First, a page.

Ochs, Martin, The Virginia Quarterly Review
The Chief: The Life of William Randolph Hearst. By David Nasau. Houghton Mifflin. $35.
A great many journalists devote their working lives to the principles of objectivity, fairness, and accuracy to which William Randolph Hearst paid little tribute. The Hearst newspapers and other elements of his media empire had other purposes: promoting the Chief's personal political ambitions; aiding in the film career of his longtime mistress; trumpeting his ideological views, which shifted from early liberalism to the clanging far right.
The author, David Nasau, a professor at the City University of New York, has written an exhaustive, 607-page account of Hearst's life, 1863-1951. He does not ignore many of Hearst's dingy qualities. Still, he seems just a little soft on the publisher.
And there are a few sweeping generalizations, as in the case with San Simeon, the famous West Coast castle he built: "He began making additions... until it was not simply the most beautiful place on earth but the most fun."
Nasau acknowledges that despite all the Hearst family and other papers made available to him, a central mystery remains: how did Hearst, on somewhat limited funds, manage to acquire, in his heyday, 28 daily newspapers in major cities, a number of Sunday papers, the Cosmopolitan Picture studio, the King Features Syndicate, radio stations, magazines and other properties?
It was not for want of family wealth.
Hearst was the son of George Hearst, a "barely literate" prospector who struck it very rich in the West and became a United States senator from California.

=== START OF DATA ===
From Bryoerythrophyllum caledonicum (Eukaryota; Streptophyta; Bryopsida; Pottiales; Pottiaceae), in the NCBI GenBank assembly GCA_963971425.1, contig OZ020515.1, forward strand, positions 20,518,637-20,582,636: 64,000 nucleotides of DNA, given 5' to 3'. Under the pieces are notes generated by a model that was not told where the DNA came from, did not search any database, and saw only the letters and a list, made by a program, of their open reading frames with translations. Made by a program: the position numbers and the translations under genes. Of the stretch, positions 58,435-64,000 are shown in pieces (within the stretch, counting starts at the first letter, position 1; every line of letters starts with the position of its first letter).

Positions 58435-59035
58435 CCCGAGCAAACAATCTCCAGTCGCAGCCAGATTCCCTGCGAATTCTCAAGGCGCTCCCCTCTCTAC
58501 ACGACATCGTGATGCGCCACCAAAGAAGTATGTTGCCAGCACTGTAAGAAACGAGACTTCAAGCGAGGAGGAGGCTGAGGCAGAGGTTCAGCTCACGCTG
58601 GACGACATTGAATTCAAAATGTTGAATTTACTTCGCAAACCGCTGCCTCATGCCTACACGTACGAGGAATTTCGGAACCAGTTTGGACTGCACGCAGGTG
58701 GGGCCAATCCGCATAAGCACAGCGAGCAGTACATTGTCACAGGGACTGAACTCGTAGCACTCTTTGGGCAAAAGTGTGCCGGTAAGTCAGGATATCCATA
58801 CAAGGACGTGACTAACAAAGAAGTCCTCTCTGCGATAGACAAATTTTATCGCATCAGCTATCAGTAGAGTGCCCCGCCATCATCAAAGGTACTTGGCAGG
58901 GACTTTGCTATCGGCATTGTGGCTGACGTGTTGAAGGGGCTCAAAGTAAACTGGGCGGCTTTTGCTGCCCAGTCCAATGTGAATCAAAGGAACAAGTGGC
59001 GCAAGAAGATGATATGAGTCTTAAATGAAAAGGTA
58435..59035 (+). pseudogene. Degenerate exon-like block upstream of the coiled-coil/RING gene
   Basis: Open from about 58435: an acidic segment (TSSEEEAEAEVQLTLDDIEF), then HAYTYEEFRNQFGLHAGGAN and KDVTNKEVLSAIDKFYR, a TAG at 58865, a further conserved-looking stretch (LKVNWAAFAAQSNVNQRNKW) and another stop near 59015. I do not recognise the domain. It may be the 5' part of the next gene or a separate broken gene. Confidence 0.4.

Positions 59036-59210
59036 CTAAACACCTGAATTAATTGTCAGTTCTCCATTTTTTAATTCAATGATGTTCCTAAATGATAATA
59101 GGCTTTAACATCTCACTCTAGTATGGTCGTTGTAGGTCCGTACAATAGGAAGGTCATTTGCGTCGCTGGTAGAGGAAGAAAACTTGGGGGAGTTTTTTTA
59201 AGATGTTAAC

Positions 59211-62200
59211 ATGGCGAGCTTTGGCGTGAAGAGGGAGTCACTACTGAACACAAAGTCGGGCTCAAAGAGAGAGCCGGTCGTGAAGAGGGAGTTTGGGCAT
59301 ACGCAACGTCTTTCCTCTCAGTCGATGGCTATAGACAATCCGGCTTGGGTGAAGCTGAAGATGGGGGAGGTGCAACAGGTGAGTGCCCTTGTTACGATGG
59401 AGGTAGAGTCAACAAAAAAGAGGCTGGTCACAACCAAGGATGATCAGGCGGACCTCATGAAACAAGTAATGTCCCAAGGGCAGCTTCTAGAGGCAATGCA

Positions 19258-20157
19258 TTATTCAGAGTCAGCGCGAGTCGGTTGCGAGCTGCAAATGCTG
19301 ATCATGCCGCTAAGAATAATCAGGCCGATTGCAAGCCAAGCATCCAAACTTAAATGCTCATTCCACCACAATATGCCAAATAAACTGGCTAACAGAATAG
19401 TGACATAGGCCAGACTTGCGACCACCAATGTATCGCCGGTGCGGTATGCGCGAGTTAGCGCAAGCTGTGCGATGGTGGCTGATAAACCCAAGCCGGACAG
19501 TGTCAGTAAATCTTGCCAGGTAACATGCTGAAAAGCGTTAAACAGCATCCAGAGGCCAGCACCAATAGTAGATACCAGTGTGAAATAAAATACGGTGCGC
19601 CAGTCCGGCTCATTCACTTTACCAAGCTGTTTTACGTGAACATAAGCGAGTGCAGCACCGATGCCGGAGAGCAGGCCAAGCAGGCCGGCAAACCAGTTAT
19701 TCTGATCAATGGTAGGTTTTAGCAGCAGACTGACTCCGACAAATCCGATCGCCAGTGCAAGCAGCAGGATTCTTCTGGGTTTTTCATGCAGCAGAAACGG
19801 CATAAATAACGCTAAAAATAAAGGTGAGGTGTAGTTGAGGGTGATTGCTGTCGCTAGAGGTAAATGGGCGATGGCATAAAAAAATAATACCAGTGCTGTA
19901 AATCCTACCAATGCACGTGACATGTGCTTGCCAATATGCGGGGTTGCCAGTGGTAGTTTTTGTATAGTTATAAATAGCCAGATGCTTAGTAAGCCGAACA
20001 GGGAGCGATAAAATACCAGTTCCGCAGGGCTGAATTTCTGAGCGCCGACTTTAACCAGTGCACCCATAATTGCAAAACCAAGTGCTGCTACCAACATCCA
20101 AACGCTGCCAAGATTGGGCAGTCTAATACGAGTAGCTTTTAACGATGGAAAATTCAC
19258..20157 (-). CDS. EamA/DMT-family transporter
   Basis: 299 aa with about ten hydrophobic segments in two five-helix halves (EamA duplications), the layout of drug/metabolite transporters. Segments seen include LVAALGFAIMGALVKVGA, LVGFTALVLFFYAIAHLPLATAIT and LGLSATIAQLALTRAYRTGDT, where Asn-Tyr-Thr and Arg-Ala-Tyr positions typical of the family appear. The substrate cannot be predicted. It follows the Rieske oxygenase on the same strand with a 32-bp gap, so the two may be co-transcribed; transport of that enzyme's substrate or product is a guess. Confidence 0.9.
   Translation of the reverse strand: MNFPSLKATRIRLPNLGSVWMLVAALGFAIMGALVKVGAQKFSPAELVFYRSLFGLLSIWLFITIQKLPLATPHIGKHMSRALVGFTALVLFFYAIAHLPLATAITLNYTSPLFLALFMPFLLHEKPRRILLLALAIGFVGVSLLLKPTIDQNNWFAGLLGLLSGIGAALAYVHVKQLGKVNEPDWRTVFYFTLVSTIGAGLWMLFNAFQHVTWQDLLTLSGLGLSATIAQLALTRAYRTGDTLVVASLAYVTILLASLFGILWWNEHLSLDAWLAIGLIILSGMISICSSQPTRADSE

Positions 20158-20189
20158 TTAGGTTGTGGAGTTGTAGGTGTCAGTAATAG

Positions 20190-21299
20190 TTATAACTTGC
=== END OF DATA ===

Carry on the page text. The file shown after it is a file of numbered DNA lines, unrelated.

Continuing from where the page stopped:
His father called Hearst "Willy" or "Billy-Buster"-if one could ever imagine Mr. Hearst being called that. But George Hearst was rarely around during his growing up.
W.R. Hearst had barely been kicked out of Harvard, for want of sufficient grades, when his father gave him the San Francisco Examiner, which the elder Hearst had used in his political campaigns. (Harvard's tuition in 1884: $150.)
Hearst years later blamed Harvard's action on "politics."
On the Examiner, Hearst quickly applied instinctive talents. These included acquisition of loyal henchmen, good printing, and the unbridled sensationalism that became his trademark. Many senior newsmen will remember such stories as appeared in the New York Journal on page one, under the headline KILLED BY HYDROPHOBIA.. . "Two Innocent Boys Barked and Snapped Like Dogs, Suffering Terrible Agonies. Little Ralph, In His Struggle Bit Through His Tongue and Lips Again and Again."
Another early aspect was a strong populist editorial policy, interestingly accompanied by a near-rabid denunciation of "Asians." Whipping boy is the modern phrase. As Nasau recalls, Hearst was not alone among American newspapers in this shameful direction.
His mother, Phoebe Apperson Hearst, was a Midwestern school teacher who as time went on became virtually in charge of the family's huge pursestrings. William was forever begging her for money; but she, for what she thought was his own good, often resisted. In the end, however, she sometimes relented.
With this the situation, Hearst usually was hard-put to come up with the funds for his acquisitions. But he not only did it but lived at an unbelievable pace: a castle in Scotland, town houses in New York, several opulent residences in California, a vast Mexican ranch. If he was not the last of the big spenders, he was just about the biggest. When the Depression came, he refused to believe it, despite a long period when his properties sank in value.
From San Francisco he branched to New York City, bringing with him somewhat incongruous political ambitions. His aim was no less than president of the United States. But aside from his election to Congress in 1902, many other campaigns, with his own papers his cheering sections, fizzled out.
In most of these, Hearst ran as a populist, condeming "the Trusts" and the like. …